Landsbankinn wishes to lead the development of a sustainable society in Iceland by integrating economic, social and environmental concerns in its operations. The Bank aims to ensure that both its owners and society at large benefit from its activities.

      It intends to achieve this aim by building solid infrastructure and a strong team of 1.100 employees, by listening to its customers and by respecting and encouraging its employees to actively participate in their community. Landsbankinn was a founding member of Festa, a Centre for Corporate Social Responsibility, and is a member of the UN Global Compact.

      Landsbankinn has been a proud sponsor of the Reykjavik Pride since it was first celebrated in Iceland.

      - get inspired

      Dohop allows people to find the cheapest flights available with just one click. Founded in Reykjavik in 2004, it is the only Icelandic company of its kind and quickly became the go-to tool for finding cheap flights among the locals. Dohop finds the best deals among hundreds of different airlines and online travel agencies, to make sure that the user is getting the cheapest price. Dohop also offers hotel and car rental search engines, so users can make all of their travel bookings from a single website.

      Dohop‘s specialty is finding so-called “self-connect” flight options, which can save travelers money by booking a ticket through two or more different airlines. The ability to look for these self-connect option is what sets Dohop apart from its competition, as it can save people hundreds of dollars on certain routes.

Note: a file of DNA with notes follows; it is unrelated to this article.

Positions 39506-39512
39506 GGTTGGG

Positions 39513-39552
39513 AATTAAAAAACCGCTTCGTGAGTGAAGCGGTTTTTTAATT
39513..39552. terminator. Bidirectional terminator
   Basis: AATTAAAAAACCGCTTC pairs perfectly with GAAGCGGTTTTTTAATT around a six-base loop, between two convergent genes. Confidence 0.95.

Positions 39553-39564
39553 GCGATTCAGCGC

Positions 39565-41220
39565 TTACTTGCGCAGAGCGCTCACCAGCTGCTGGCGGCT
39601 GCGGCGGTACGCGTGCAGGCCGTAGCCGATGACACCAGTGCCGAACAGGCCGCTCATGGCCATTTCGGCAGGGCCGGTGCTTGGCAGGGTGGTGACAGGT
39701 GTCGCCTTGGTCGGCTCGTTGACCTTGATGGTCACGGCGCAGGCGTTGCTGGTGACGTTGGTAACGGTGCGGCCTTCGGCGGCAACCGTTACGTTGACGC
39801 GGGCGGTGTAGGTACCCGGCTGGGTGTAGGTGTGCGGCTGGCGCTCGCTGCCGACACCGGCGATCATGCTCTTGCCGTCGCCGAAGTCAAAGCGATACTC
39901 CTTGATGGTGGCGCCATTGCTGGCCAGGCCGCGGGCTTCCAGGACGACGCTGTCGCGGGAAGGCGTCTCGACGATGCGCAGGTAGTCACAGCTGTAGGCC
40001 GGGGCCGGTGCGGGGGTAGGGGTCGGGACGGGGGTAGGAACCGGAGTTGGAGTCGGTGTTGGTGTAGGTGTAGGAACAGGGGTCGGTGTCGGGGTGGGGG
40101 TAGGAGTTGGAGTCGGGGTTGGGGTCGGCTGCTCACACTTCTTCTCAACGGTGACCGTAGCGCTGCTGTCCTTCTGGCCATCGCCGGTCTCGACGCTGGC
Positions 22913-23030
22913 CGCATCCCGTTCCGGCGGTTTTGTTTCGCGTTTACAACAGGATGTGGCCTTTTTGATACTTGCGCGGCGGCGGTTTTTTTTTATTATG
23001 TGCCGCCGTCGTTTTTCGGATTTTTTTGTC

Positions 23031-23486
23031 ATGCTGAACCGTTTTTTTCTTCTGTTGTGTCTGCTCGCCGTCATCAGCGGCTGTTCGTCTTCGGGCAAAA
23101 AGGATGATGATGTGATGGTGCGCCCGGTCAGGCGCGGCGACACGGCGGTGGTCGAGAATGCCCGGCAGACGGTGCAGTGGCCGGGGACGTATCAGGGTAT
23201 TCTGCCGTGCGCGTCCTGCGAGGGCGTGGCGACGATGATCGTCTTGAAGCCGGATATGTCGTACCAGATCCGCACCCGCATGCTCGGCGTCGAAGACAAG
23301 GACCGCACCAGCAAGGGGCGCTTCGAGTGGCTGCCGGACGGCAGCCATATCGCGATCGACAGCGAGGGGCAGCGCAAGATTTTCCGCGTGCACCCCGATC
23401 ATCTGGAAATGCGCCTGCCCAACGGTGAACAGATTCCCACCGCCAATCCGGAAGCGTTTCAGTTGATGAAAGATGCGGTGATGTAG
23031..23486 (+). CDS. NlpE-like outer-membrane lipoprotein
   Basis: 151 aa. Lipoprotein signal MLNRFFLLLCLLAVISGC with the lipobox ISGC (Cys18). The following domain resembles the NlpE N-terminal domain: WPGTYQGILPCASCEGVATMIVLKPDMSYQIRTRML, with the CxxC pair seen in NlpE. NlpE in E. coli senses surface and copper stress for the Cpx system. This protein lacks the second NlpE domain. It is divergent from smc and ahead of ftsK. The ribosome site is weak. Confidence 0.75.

More recently, Dohop has developed a unique product called Dohop Go!, which allows users to check for the cheapest available flights from their home airport. This tool is perfect for those who are looking for travel inspiration but are not willing to overpay for their flight ticket. Dohop Go! is now available in the Dohop Flights App, both for Android and iOS, along with its traditional flight, hotel, and car search engines. “

      - for all your Apple needs

      From starting out as a proper startup with only a good idea and the need to change things, to becoming an established company with 6 employees. Starting from scratch and expanding organically has allowed us to love our expansion and take our customers on the ride with us.